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© Fiona Struengmann, courtesy of the artist, A.I. Gallery.
An artist publication by Fiona STRUENGMANN (b.1986, Germany), coinciding with her latest series of archive works titled Just Like You, But Different which premiered at UNSEEN 2017, Amsterdam.
The artist explores the notion of recontextualisation and the subject of fragmented memories. The artist reframes each image by partially drawing on the image with a needle and oil paint or just with a needle itself onto the paper. In other photographs, the artist isolates individual elements or a subject matter within an image to reveal certain motifs & emanating in a more fragile and granular narrative from the past.
In the artist's own words: "I recently came across an archive of around 7000 photographs that a woman had been collecting over a duration of 50 years. Whist I’ve often admired the ephemera of photographs from the past, there was something particular about this collection that spoke to me. These photographs carried messages of families, places and moments of time -fragments of lost memories in Germany from the first half of the 20th century documented by what was the first generation of citizen photographers.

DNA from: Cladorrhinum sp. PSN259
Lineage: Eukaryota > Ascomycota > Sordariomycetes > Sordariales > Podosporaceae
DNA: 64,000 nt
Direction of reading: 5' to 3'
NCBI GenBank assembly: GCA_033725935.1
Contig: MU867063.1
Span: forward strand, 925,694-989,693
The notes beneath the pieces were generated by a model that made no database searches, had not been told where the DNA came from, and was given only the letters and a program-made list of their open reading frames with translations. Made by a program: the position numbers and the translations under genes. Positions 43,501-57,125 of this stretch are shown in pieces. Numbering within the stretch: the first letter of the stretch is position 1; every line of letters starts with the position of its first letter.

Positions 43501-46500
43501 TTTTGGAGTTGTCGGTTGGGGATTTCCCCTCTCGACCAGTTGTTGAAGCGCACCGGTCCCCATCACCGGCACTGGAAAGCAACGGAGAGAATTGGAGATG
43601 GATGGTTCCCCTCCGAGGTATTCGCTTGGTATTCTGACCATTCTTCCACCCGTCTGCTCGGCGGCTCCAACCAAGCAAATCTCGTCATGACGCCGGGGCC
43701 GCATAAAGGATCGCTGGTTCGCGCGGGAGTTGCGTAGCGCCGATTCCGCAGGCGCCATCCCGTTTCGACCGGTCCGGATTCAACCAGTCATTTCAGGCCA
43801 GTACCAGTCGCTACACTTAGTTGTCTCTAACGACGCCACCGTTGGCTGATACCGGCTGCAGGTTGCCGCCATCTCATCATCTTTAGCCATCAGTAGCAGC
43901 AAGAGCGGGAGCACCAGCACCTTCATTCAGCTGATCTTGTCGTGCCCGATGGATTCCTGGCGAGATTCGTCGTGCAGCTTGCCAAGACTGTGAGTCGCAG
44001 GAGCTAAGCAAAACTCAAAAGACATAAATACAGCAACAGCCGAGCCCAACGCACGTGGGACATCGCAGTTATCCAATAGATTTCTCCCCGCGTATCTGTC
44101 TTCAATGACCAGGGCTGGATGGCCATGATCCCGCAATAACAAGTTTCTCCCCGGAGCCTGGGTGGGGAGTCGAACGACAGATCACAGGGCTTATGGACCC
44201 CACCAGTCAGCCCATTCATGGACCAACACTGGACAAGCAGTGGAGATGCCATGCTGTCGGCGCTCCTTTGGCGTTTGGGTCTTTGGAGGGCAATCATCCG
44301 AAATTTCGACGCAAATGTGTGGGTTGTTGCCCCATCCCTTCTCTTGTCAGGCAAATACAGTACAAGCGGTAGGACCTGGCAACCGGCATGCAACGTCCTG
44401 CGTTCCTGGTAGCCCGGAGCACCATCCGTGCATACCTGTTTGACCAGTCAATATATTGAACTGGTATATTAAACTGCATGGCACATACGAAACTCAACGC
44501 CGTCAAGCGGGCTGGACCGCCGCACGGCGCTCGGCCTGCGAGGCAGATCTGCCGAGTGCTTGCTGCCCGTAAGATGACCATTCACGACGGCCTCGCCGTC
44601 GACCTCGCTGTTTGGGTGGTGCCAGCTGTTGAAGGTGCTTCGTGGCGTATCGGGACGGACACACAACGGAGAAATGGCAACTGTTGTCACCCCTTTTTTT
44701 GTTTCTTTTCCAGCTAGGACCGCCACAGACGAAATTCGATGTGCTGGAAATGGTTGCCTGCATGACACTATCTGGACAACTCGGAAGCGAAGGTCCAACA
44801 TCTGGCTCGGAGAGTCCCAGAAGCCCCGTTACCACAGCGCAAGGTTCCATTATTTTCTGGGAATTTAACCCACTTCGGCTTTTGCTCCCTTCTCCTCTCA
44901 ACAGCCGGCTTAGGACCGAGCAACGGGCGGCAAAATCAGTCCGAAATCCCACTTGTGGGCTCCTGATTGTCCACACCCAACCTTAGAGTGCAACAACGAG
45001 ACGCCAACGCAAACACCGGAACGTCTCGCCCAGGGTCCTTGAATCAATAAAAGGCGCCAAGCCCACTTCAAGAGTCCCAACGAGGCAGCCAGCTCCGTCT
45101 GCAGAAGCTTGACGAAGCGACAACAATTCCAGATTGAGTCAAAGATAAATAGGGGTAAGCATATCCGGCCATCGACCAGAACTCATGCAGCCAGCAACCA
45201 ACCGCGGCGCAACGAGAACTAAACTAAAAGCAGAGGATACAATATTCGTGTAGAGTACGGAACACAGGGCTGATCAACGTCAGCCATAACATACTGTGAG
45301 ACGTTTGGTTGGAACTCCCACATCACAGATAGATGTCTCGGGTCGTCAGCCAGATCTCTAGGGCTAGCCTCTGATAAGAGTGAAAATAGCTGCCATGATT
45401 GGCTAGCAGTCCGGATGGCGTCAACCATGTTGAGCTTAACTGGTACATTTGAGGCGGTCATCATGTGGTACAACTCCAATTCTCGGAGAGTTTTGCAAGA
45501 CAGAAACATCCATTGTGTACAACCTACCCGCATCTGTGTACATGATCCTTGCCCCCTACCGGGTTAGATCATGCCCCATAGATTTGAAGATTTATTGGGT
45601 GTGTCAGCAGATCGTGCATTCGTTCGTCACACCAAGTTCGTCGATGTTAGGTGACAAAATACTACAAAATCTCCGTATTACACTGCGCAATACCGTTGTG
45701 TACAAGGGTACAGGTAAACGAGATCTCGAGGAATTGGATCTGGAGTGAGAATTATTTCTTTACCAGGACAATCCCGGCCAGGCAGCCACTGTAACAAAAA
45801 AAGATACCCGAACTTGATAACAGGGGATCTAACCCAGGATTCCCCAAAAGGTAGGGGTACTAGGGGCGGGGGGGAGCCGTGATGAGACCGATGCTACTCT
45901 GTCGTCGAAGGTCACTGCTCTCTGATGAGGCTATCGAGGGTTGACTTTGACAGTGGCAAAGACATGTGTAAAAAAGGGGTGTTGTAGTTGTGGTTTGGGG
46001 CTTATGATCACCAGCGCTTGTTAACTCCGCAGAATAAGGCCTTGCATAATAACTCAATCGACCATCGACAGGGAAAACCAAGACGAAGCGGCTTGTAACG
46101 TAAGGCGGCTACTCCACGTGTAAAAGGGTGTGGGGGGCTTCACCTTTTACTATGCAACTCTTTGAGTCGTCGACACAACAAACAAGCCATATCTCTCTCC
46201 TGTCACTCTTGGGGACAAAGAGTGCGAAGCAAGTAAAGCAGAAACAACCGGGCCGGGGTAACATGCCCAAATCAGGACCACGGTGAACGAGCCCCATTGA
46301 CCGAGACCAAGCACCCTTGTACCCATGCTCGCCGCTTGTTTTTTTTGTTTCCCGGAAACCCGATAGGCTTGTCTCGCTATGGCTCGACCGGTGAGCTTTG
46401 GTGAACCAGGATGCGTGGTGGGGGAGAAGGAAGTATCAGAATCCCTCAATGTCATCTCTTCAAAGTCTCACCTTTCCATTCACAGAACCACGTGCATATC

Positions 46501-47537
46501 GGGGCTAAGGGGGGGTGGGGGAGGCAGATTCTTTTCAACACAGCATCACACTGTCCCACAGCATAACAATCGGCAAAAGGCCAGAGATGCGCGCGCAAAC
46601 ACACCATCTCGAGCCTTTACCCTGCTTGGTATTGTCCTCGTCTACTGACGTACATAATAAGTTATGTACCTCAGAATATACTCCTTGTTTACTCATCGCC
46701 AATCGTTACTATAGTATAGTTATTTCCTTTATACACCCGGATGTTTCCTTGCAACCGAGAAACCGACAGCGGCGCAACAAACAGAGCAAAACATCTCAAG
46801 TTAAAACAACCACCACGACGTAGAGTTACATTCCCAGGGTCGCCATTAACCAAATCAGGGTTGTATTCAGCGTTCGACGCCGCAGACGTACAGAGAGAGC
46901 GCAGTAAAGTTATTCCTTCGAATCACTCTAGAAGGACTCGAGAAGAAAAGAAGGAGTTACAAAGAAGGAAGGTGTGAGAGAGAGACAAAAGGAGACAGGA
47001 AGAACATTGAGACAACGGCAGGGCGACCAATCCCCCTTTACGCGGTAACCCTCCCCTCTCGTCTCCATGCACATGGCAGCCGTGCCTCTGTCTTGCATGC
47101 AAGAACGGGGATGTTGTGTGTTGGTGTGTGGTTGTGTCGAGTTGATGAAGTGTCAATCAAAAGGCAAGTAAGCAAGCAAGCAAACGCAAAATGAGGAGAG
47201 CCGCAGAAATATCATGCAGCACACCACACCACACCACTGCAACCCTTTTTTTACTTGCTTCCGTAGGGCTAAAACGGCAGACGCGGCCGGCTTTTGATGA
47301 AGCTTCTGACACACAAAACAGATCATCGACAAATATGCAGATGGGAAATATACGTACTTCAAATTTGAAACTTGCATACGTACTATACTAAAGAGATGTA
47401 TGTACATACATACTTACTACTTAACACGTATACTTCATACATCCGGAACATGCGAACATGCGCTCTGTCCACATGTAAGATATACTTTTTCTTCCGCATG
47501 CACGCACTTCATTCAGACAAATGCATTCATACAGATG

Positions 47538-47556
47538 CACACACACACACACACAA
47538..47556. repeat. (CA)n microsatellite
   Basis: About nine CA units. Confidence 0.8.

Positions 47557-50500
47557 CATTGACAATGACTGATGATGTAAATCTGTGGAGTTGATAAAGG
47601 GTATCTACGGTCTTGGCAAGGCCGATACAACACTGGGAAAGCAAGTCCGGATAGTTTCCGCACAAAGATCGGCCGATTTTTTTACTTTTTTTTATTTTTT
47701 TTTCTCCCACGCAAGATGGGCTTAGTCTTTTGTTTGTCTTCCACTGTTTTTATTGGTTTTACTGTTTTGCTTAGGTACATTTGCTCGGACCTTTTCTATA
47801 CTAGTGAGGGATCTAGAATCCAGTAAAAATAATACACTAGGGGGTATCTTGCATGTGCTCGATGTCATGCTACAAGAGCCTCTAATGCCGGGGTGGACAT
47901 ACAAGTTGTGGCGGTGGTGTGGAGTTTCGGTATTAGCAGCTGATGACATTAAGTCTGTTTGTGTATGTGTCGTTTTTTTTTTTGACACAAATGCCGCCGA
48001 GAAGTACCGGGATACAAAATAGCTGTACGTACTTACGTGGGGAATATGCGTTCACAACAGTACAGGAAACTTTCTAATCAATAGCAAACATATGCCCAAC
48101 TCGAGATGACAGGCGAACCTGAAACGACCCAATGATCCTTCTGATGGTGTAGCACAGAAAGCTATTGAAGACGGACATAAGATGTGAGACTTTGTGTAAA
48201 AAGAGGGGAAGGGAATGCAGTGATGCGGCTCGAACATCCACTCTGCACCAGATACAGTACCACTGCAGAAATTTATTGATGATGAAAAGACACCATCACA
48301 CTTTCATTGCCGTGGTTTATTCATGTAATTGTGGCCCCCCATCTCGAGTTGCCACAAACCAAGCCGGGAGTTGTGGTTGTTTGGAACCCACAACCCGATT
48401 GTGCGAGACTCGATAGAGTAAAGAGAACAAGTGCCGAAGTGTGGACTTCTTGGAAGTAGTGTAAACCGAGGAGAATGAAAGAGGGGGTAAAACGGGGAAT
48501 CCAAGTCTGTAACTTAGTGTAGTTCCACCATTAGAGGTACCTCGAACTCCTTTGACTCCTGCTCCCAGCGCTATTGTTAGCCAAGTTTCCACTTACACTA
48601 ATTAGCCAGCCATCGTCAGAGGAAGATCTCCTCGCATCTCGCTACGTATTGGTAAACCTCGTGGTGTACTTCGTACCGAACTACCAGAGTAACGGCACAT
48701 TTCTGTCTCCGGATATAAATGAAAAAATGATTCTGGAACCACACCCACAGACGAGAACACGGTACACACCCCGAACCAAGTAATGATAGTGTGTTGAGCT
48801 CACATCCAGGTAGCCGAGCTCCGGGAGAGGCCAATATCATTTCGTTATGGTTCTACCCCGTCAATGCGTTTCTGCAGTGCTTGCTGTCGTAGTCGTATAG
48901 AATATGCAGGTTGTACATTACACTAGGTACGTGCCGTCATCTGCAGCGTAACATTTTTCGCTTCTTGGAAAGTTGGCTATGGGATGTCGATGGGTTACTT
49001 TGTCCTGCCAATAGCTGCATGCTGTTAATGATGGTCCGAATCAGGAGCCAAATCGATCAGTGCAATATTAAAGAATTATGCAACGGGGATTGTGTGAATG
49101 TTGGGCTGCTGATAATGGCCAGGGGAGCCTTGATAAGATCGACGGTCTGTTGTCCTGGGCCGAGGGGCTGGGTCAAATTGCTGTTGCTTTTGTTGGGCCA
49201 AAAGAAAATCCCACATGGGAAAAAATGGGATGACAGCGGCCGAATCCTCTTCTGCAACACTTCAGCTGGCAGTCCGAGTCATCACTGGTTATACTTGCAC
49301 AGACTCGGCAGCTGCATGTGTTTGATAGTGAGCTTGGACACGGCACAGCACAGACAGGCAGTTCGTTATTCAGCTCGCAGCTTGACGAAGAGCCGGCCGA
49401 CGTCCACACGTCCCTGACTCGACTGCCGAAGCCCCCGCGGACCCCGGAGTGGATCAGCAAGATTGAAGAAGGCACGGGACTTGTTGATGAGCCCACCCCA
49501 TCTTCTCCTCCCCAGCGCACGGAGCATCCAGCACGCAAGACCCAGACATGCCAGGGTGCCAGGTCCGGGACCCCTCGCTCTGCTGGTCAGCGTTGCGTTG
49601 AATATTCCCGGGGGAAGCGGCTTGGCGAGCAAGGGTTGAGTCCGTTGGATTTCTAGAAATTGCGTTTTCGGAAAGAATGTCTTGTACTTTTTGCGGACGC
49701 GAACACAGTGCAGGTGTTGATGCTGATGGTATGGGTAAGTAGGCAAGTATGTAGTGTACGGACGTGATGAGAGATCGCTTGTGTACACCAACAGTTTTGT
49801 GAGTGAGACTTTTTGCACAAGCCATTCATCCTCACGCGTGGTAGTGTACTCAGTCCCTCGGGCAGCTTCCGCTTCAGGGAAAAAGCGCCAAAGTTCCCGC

Amidst these silent memories, I found myself drawn to fragments within each photograph itself: objects, hand gestures and even, shadows. In many ways, elements within each photograph spoke more clearly to me than its entire composition. Thus began my interest in selecting photographs from the archive, reframing them and through a chemical process isolating the respective elements within each image. By eclipsing the remainder of the image and through the process of elimination, it revealed a more granular narrative from the past. Working on this archive of photographs has awoken in me another way of seeing. Through this work, the past and the present merge into a cumulative experience of fragmented memories that, if shared with others, whether it be through story, song or image, somehow shed new light on parts that seem more whole than the original. These works puts me in conversation with the past, held in the present time."